Suddenly he punctuated the music with a wild-sounding cry. Almost immediately he got the audience to answer him back with a passable imitation. Over and over he coaxed everyone into the bizarre call-and-response. Soon we were all dissolving into laughter and joyful applause. All present knew they had witnessed a rare and precious moment brought to them by a unique master artist.
Later Kunimoto told me a bit about his background in music. While still a child, a fortuitous coincidence led Kunimoto to hear Bill Monroe’s Bluegrass Breakdown over the sound system in a Japanese bookstore. (In how many U. S. bookstores could this happen?) The music — totally unlike anything he’d heard previously — both shocked and fascinated the young boy.
Around the age of fourteen, the youngster learned that Bill Monroe, The Father of Bluegrass, was touring Japan. Arriving early at the concert hall — four hours before show time (!) — Kunimoto had the opportunity to meet Monroe, shake the great man’s hand, and to decide he was destined to learn to play the mandolin.
In Kunimoto’s world at the time there were no players, teachers, or even people who knew what bluegrass was. As did many young American players in the early days of bluegrass, the youthful enthusiast undertook the solitary painstaking work of trying to learn the music from records unassisted.
Eventually Kunimoto discovered the Japanese translation of my book, Bluegrass Mandolin, with its detailed description of techniques used in the music. In time Kunimoto became an accomplished bluegrass mandolin player, and, concurrently, a remarkably skilled shamisen player.
During his year at ETSU Kunimoto assembled his own band, The Last Frontier, comprised of talented ETSU students and alumni. The band’s brilliant performing style won over U. S. audiences with its exuberant music—both bluegrass and just enough Japanese rokyoku to engage and amuse without overwhelming them. Well after the conclusion of his official residency the band toured repeatedly in the United States, Canada and Japan.
The group’s banjo player, J. P. Mathes recalls: “In 2007 we played Eigo De Shaberanaito/ Can You Speak English on Japan’s national NHK-TV. We also sold out 4 consecutive shows at the Parco Theater in the Shibuya district of Tokyo.”
After Kunimoto’s untimely passing in December 2015 we still have three remarkable CDs of his music with the Last Frontier. The album titles — Appalachian Shamisen, Sushi and Gravy, and Soy Sauce Blues — playfully reflect the unique blend of cultures on display.
Some of the songs are from the first-generation American bluegrass repertoire of artists like the Stanley Brothers, Bill Monroe, Flatt and Scruggs and the Louvin Brothers. There are also numerous fine pieces written by ETSU musicians J. P. Mathes, Dan Boner, Aaron Jackson, and Raymond McLain. But the most unusual—with titles like Tears of the Samurai, Hiyaku’s Love, Chinese Caravan, Lonesome Yokocho, Dream of a Geisha, and Pray For Asia—are Kunimoto’s own compositions.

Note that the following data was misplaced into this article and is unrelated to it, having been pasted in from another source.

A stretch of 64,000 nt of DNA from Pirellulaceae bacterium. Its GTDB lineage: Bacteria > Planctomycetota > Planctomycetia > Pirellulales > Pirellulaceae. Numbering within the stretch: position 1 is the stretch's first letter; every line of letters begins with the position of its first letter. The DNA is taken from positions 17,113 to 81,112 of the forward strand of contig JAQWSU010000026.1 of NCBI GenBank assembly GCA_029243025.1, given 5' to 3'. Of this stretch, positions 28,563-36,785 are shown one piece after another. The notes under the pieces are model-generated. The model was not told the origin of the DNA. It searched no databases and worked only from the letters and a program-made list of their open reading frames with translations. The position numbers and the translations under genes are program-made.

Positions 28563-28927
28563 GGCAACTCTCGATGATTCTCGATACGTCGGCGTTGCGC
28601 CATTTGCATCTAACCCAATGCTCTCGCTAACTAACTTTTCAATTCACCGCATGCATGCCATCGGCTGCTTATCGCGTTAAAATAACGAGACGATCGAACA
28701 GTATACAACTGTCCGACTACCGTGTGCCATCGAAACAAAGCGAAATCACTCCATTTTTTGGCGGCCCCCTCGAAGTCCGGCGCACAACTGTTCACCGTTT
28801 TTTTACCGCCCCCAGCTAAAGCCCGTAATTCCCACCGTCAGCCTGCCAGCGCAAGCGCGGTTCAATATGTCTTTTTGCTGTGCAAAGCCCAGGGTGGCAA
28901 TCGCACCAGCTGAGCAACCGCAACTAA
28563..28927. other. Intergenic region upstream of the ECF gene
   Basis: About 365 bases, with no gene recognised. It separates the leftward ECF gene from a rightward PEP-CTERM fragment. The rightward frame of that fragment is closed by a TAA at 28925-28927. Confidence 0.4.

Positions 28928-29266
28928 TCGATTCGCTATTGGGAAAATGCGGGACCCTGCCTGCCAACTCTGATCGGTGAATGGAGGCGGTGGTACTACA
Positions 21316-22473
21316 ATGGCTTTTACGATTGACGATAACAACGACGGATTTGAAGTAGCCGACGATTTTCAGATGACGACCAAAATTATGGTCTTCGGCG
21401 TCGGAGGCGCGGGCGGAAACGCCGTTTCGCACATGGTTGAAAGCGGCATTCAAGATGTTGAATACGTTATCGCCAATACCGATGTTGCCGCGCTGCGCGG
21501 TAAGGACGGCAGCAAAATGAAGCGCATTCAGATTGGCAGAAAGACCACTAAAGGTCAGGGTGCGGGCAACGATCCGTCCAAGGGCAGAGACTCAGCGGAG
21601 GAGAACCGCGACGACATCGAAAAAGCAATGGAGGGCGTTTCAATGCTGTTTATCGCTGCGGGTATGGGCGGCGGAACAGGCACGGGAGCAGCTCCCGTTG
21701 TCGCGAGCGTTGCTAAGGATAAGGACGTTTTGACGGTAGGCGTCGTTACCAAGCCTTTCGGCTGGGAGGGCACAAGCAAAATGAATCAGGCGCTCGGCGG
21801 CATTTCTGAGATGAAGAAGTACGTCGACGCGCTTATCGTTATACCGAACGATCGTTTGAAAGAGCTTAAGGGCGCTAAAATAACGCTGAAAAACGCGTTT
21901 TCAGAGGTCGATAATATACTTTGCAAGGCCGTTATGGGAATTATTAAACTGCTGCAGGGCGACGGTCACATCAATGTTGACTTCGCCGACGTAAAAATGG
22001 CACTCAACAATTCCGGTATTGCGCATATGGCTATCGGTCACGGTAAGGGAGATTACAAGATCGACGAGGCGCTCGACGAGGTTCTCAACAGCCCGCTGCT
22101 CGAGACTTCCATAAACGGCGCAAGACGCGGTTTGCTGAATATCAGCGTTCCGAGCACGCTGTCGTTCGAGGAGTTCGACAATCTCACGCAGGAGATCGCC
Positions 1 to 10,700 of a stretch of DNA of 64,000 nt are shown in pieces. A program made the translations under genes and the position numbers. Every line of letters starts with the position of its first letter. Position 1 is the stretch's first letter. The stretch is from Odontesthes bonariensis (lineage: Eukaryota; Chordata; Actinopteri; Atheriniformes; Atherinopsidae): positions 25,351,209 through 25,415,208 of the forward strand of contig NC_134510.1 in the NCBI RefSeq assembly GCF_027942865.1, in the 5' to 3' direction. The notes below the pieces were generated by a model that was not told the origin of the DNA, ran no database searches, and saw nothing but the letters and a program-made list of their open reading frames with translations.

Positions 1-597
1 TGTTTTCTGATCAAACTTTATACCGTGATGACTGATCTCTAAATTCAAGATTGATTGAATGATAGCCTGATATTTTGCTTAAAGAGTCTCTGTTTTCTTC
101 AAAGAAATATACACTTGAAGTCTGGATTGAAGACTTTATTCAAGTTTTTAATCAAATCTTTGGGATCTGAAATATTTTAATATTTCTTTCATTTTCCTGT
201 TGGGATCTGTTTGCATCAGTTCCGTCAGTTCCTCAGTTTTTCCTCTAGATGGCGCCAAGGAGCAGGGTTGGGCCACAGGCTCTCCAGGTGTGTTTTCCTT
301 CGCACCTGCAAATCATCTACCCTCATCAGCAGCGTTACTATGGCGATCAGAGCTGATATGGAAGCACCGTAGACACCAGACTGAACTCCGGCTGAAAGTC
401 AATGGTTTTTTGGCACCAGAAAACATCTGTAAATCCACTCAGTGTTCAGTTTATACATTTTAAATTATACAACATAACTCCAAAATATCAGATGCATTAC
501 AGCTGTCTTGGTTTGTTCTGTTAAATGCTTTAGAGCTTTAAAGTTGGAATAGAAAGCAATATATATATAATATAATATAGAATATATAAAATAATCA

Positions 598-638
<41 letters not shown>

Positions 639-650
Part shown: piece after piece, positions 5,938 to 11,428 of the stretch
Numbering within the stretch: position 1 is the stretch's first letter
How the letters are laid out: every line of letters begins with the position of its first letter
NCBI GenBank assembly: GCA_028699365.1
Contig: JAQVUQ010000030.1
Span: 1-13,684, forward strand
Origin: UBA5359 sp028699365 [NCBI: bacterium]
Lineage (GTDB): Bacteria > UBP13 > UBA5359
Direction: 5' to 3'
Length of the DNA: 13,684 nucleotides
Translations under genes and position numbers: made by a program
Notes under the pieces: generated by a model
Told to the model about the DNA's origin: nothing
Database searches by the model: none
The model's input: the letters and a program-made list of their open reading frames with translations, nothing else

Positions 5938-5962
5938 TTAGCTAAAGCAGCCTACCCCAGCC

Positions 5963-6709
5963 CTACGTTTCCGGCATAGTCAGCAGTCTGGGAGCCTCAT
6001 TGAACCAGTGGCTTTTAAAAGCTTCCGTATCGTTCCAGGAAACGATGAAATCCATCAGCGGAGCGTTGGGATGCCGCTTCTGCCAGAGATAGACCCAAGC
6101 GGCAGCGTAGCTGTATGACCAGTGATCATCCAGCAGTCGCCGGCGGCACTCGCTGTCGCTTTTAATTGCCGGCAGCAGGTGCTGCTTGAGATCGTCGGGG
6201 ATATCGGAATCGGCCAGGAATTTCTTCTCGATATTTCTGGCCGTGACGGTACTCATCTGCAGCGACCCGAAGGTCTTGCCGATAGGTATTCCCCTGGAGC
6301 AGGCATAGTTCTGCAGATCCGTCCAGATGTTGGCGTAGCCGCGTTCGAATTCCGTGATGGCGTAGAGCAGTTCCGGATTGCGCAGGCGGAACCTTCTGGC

Those of us who were touched by Kunimoto and his music will remember him for his revolutionary vision of crossing cultural boundaries with courage, tremendous energy, contagious delight in performing and boundless good will. He remains an inspiration to a great many of us.
Jack Tottle founded East Tennessee State University’s Bluegrass, Old Time and Country Music Program in 1982 and continued to direct it until his retirement in 2006. He is known to many as the founder, in 1975, of Tasty Licks, whose Rounder albums gave Béla Fleck, Pat Enright and Mark Schatz their first national exposure.
Jack’s best-selling instruction book, Bluegrass Mandolin, released that same year, remains in print. Jack is also the composer of dozens of songs recorded and/or performed by Blue Highway, Alison Krauss and Union Station, James King, Tasty Licks, the Payroll Boys, the Lonesome River Boys, the ETSU Bluegrass Band, Mountain Heart, the Bluegrass Cardinals, Tim Stafford, and under his own name as well.
Two albums, the Bluegrass Sound—(Copper Creek) and The Eagle (BHB)—feature Jack playing and singing a total of 32 of his own compositions with along with various musicians including Stuart Duncan, Jerry Douglas, Tony Rice, Ron Block, Tim Stafford, Béla Fleck, Del and Ronnie McCoury, Wayne Taylor, Pat Enright, Charlie Cushman, Mark Schatz, Glen Rose, Dan Boner, Bill Dunham, Raymond McLain and Hunter Berry.
Jack currently lives in North Kohala on the Big Island of Hawaii where he performs from time to time with his band, Bluegrass Jack.